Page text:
Baghdad: Saboteur bombers destroyed the two minarets of Samarra’s Askariya Shiite shrine early on 13 June, site of a 2006 bombing that shattered its famous Golden Dome and unleashed a wave of retaliatory sectarian violence that still bloodies Iraq. Sunni extremists of al-Qaida were quickly blamed.
The repeat assault on the revered Shiite shrine immediately stirred fears of a new explosion of intra-Muslim bloodshed, and prompted the 30-member bloc of radical Shiite cleric, Muqtada al-Sadr to suspend its membership in Iraq’s parliament, threatening a deepened political crisis.
To try to ward off an upsurge in Iraq’s unending violence, Prime Minister Nouri al-Maliki quickly imposed an indefinite curfew on vehicle traffic and large gatherings in Baghdad at first set for 3 p.m. later delayed to 6 p.m.
Before the curfew took hold, arsonists set fire to a Sunni mosque in western Baghdad, police said.
It wasn’t clear how the attackers evaded the Askariya shrine’s guard force to mount the stunning operation, detonating the blasts around 9 a.m., and bringing down the two slender golden minarets that flanked the dome’s ruins at the century-old mosque. No casualties were reported in the attack.
Policemen at the shrine were subsequently detained and will be questioned as part of the investigation, al-Maliki said. Later, the Interior Ministry said members of “a terrorist group” had been arrested and were being interrogated. The statement did not elaborate.
In addition to ordering the curfew, al-Maliki’s office said, the Iraqi leader met with US Iraq commander Gen. David Petraeus and US Ambassador Ryan Crocker to ask that American reinforcements be sent into Samarra, 95 kilometres (60 miles) north of Baghdad, and US troops here in the capital be put on heightened alert.
A few hundred US soldiers are stationed around Samarra to provide security, though they rarely enter the shrine’s perimeter and leave protection of the mosque to Iraqi forces.
The US command had no immediate comment on military moves. Crocker and Petraeus later released a statement calling the attack and “act of desperation” and “a deliberate attempt by al-Qaida to sow dissent and inflame sectarian strife among the people of Iraq.”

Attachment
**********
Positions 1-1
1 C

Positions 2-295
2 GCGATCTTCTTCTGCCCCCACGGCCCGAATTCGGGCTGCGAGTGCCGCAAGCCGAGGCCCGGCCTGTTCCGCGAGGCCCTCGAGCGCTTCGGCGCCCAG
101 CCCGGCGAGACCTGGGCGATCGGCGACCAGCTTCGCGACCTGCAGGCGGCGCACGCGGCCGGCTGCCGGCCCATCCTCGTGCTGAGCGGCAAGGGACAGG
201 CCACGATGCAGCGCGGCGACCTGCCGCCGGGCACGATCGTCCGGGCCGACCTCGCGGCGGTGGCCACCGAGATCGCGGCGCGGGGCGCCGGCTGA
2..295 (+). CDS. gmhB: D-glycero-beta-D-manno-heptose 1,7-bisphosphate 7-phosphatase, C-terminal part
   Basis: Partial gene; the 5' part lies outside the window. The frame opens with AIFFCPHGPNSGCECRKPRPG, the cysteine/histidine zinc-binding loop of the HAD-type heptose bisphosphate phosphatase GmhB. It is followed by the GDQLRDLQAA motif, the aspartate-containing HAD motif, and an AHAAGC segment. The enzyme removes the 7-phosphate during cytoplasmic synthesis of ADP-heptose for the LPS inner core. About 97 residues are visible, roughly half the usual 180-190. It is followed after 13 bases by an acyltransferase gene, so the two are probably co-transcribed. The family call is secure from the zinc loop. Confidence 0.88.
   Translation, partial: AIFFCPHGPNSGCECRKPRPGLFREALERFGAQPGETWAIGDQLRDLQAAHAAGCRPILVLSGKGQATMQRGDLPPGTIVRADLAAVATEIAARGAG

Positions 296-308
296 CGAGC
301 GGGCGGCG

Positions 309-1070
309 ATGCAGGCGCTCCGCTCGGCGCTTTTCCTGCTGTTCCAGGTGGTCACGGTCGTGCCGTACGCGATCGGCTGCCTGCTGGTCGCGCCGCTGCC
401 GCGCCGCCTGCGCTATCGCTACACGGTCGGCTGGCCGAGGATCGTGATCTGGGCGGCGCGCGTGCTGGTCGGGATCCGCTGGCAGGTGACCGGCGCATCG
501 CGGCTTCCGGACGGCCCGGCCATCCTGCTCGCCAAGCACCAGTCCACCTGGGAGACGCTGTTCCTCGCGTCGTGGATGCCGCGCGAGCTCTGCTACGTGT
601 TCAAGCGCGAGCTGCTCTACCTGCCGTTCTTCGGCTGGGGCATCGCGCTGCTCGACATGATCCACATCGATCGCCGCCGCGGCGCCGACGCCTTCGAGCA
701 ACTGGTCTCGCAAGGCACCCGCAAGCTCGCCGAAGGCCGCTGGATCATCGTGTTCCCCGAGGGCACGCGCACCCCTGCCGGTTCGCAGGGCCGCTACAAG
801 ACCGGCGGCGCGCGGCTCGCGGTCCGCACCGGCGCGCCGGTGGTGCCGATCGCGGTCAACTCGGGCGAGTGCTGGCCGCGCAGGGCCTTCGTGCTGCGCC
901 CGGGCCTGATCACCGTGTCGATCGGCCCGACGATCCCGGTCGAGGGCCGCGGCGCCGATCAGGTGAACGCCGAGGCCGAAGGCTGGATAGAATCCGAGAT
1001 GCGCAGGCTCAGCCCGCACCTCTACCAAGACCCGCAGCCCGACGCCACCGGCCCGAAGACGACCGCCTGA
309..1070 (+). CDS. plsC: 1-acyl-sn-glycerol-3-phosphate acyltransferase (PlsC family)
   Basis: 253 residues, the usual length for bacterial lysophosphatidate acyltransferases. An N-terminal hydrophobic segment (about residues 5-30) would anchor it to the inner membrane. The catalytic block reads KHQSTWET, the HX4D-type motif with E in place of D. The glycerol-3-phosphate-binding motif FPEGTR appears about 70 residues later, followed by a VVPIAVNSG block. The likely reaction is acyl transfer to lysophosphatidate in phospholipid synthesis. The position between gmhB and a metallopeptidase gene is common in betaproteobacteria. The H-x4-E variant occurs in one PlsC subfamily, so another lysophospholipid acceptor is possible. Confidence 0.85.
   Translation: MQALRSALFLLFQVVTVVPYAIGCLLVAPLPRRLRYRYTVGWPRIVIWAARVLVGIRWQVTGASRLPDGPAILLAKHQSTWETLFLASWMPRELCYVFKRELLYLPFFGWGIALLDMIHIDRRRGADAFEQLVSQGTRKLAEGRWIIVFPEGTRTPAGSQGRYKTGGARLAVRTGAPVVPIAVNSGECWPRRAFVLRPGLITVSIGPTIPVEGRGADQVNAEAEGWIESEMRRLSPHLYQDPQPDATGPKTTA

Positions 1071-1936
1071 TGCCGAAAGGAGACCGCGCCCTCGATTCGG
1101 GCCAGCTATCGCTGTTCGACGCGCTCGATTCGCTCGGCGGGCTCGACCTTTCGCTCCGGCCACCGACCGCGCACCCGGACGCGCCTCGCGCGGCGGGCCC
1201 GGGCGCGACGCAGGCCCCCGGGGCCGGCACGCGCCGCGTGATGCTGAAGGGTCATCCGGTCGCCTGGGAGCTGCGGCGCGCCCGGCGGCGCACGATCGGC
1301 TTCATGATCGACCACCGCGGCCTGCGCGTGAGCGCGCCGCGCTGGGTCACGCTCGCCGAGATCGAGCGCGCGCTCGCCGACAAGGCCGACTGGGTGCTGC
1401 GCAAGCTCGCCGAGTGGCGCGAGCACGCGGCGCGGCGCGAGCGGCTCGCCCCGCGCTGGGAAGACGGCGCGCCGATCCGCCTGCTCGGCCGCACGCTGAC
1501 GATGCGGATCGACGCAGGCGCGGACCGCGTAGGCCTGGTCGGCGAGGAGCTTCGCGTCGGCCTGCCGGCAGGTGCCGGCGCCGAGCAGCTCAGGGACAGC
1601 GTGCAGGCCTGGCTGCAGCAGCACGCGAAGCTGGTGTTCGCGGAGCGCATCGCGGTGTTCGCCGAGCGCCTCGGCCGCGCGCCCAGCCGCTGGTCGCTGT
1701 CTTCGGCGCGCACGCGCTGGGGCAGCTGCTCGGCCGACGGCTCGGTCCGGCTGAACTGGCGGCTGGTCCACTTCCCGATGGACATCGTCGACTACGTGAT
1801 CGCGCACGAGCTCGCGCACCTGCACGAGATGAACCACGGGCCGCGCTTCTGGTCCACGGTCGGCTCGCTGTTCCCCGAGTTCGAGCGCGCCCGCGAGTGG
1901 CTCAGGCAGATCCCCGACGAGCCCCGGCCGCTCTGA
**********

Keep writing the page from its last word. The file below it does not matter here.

US military spokesman Lt. Col. Christopher Garver said the command was “obviously very concerned about this and our primary goal is to prevent any violence of the kind that broke out after the last bombing.”
Al-Maliki later, in a nationally televised address, said he had ordered security forces to beef up protection of religious shrines and mosques across Iraq. The Shiite prime minister also warned against reprisal sectarian attacks.
An official close to the prime minister, citing intelligence reports and speaking on condition of anonymity, said the bombing was likely the work of al-Qaida, whose militants have recently moved into Samarra from surrounding areas.
The powerful blasts shook the town, sending a cloud of dust billowing into the air, said Imad Nagi, a storeowner 100 meters (yards) from the shrine. “After the dust settled, I couldn’t see the minarets any more. So, I closed the shop quickly and went home.”
Another resident, Abdul-Khali Mohammed, predicted violence in the capital: “The Shiite militias now will seize this opportunity to kill Sunni families in Baghdad.”
Police in the shrine area began firing into the air to keep people away, witnesses said, and Iraqi army and police reinforcements poured in. The Interior Ministry said a national police force was ordered to move immediately to Samarra, said an Interior Ministry official.
There was almost no movement in the city by mid-afternoon, witnesses said.
In western Baghdad, however, Shiite militiamen carrying light weapons fanned out across Jihad, a mixed neighbourhood in western Baghdad, police said. No violence was immediately reported.